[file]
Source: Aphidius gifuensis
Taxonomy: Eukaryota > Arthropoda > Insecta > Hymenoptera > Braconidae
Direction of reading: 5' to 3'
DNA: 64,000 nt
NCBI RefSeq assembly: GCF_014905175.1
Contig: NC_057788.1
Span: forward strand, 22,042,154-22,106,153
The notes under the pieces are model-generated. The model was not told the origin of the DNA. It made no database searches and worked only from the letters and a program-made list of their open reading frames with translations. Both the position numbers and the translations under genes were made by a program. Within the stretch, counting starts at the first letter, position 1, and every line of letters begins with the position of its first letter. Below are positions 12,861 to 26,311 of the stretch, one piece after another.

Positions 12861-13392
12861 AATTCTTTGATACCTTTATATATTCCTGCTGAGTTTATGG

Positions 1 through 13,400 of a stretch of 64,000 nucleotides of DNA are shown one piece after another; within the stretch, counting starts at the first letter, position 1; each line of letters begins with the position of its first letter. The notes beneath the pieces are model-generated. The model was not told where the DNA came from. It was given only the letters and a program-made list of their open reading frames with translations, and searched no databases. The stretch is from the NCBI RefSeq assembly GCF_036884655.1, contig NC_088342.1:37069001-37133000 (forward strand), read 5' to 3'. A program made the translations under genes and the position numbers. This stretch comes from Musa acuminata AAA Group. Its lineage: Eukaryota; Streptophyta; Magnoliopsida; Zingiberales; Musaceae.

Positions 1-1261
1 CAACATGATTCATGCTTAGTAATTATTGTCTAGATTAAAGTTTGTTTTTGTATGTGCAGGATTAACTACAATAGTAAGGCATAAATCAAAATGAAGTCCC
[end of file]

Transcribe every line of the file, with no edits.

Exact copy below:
Source: Aphidius gifuensis
Taxonomy: Eukaryota > Arthropoda > Insecta > Hymenoptera > Braconidae
Direction of reading: 5' to 3'
DNA: 64,000 nt
NCBI RefSeq assembly: GCF_014905175.1
Contig: NC_057788.1
Span: forward strand, 22,042,154-22,106,153
The notes under the pieces are model-generated. The model was not told the origin of the DNA. It made no database searches and worked only from the letters and a program-made list of their open reading frames with translations. Both the position numbers and the translations under genes were made by a program. Within the stretch, counting starts at the first letter, position 1, and every line of letters begins with the position of its first letter. Below are positions 12,861 to 26,311 of the stretch, one piece after another.

Positions 12861-13392
12861 AATTCTTTGATACCTTTATATATTCCTGCTGAGTTTATGG

Positions 1 through 13,400 of a stretch of 64,000 nucleotides of DNA are shown one piece after another; within the stretch, counting starts at the first letter, position 1; each line of letters begins with the position of its first letter. The notes beneath the pieces are model-generated. The model was not told where the DNA came from. It was given only the letters and a program-made list of their open reading frames with translations, and searched no databases. The stretch is from the NCBI RefSeq assembly GCF_036884655.1, contig NC_088342.1:37069001-37133000 (forward strand), read 5' to 3'. A program made the translations under genes and the position numbers. This stretch comes from Musa acuminata AAA Group. Its lineage: Eukaryota; Streptophyta; Magnoliopsida; Zingiberales; Musaceae.

Positions 1-1261
1 CAACATGATTCATGCTTAGTAATTATTGTCTAGATTAAAGTTTGTTTTTGTATGTGCAGGATTAACTACAATAGTAAGGCATAAATCAAAATGAAGTCCC